I had to learn to like liver.
It fit perfectly the definition of “an acquired taste” that I came up with as a teenager: A food that tastes strange to you, but you keep wanting to taste it because there’s something compelling about its strangeness. Then, one day, you like it.
After I’d already learned to like liver, I had the chicken liver pâté at Le Pichet (their sister café, Café Presse, also has it). I realized it would be the perfect gateway food to liking liver. It’s whipped light and full of butter, flavorful but not so strong as straight-up liver is.
I got the basic version of the recipe I now use from my friend Tatiana, and then modified it after reading Julia Child and adjusting for the flavors I like.
To make this, you want to use livers from chickens raised organically and on pasture, since the liver acts as a filter, and since pasture-raised chickens will have livers (and eggs/fat/meats) full of important vitamins and good fatty acids. Organ meats from properly-raised animals are some of the most nutritious foods you can get. I get my livers at the U-District farmers market.
And if you’re a first-time liver-eater, use a lot of butter. Heck, even if you’re not, use a lot of butter.
The final product can be eaten straight, can accompany a salad, can be spread on toast, or can be served with vegetables like snap peas or spring carrots for dipping.
Chicken Liver Mousse or Pâté
- 1 lb chicken livers
- milk, about 1 cup
- 1-2 sweet spring onions
- a few leaves of sage
- a generous handful of thyme
- at least two sticks of butter
- 1/3 cup cream
- 1/3 cup alcohol like sherry or brandy or cognac
1. Soak the chicken livers in milk for an hour or so. This is to remove an edge of bitter or strong flavor from the liver. There is debate online about whether this works, but I like the flavor after doing so.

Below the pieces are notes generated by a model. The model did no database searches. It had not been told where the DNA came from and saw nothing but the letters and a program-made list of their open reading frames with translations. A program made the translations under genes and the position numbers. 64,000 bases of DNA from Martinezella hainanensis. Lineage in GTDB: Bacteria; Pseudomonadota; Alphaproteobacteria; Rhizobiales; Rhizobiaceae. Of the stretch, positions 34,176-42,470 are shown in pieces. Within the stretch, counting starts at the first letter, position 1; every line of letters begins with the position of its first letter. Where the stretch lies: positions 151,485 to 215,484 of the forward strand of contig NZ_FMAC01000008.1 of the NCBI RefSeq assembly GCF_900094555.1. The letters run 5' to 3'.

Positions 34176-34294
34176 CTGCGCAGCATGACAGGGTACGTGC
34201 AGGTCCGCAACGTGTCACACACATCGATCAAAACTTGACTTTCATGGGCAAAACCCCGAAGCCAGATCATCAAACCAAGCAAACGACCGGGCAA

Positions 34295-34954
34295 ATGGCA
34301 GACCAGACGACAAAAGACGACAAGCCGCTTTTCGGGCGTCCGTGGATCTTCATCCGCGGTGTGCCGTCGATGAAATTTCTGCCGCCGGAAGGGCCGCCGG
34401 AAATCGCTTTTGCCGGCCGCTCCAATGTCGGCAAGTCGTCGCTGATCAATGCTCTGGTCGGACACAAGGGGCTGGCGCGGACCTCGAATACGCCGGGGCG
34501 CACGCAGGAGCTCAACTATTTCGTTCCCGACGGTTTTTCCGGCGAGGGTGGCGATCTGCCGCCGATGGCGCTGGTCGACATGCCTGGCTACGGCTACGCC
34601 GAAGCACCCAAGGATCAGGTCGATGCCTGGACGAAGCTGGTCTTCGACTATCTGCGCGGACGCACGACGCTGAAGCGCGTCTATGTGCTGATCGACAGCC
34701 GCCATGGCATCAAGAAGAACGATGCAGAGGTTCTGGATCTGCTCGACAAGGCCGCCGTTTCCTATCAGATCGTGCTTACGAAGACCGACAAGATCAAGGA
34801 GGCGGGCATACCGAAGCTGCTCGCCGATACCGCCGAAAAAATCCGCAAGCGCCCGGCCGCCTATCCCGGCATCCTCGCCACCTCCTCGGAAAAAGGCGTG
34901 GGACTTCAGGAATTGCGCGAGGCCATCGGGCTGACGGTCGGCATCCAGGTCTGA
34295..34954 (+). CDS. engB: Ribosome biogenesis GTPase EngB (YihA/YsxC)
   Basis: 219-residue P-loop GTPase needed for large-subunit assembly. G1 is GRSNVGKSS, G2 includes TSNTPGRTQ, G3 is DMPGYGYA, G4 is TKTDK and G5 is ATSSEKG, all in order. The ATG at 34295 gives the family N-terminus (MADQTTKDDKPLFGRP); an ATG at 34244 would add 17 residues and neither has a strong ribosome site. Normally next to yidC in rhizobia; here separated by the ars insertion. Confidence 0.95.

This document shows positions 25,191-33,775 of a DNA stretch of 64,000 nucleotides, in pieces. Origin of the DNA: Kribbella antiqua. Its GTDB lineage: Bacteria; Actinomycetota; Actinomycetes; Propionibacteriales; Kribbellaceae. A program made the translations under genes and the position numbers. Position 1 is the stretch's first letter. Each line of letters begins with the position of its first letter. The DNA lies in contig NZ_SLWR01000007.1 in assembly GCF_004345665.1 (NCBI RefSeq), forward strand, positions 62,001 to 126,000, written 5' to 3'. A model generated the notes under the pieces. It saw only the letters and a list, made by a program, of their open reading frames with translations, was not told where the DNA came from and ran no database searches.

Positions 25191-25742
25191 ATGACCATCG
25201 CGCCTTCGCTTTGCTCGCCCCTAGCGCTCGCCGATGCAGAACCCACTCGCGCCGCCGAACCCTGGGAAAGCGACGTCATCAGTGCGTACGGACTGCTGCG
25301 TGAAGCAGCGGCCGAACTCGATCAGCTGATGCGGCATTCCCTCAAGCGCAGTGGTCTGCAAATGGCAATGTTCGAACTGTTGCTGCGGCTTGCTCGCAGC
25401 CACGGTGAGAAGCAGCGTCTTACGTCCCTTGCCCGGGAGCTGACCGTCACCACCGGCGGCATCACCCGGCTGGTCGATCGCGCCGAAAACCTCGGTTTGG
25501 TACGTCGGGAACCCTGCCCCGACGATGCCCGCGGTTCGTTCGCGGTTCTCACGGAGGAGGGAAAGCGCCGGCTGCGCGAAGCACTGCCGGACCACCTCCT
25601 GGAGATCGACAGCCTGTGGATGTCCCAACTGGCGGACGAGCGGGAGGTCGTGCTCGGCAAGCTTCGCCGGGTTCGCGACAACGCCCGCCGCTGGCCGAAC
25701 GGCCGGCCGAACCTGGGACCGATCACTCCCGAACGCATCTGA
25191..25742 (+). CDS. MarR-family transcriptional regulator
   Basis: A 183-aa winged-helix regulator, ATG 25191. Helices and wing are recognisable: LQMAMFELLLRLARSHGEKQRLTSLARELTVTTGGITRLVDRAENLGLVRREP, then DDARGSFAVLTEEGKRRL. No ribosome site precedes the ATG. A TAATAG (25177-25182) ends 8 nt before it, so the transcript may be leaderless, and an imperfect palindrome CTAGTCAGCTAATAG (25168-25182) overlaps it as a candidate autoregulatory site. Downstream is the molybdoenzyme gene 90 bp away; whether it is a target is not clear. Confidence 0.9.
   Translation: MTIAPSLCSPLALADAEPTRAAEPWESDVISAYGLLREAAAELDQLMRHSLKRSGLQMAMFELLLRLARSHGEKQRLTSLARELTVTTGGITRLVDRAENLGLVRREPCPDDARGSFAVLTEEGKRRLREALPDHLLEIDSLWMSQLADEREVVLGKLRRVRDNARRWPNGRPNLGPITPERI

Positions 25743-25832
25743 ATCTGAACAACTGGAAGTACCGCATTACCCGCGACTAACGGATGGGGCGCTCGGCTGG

2. Drain the livers. Chop the onion. Cook very slowly on low heat in a lot of butter (about half a stick). Add a little salt and a few leaves of the thyme.
3. When the onion is completely clear, with a few edges starting to think about browning, turn the heat up, add more butter, and cook the livers. Sauté on all sides until browned, but still pink in the middle. Add the sage and thyme, and salt and pepper to taste.
4. Add the alcohol and stir. Let the alcohol bubble.
5. Pour all of this into a food processor with the cream and the other stick of butter (or more if you like). Process well; it should be very smooth. If you don’t have a food processor, you can use a blender, but the result may be a little more chunky. You can press it through a fine sieve with a wooden spoon if it isn’t perfectly smooth.
6. Refrigerate it. The mixture will be fairly liquidy, but will get more solid in the fridge overnight. This is true for many a mousse; even chocolate mousse should be fairly liquidy when you put it in the fridge. But, for the love of all things delicious, don’t confuse this container with chocolate mousse. Especially if you’re trying to learn to love liver.
Serve with toasts, dipping vegetables, or salad.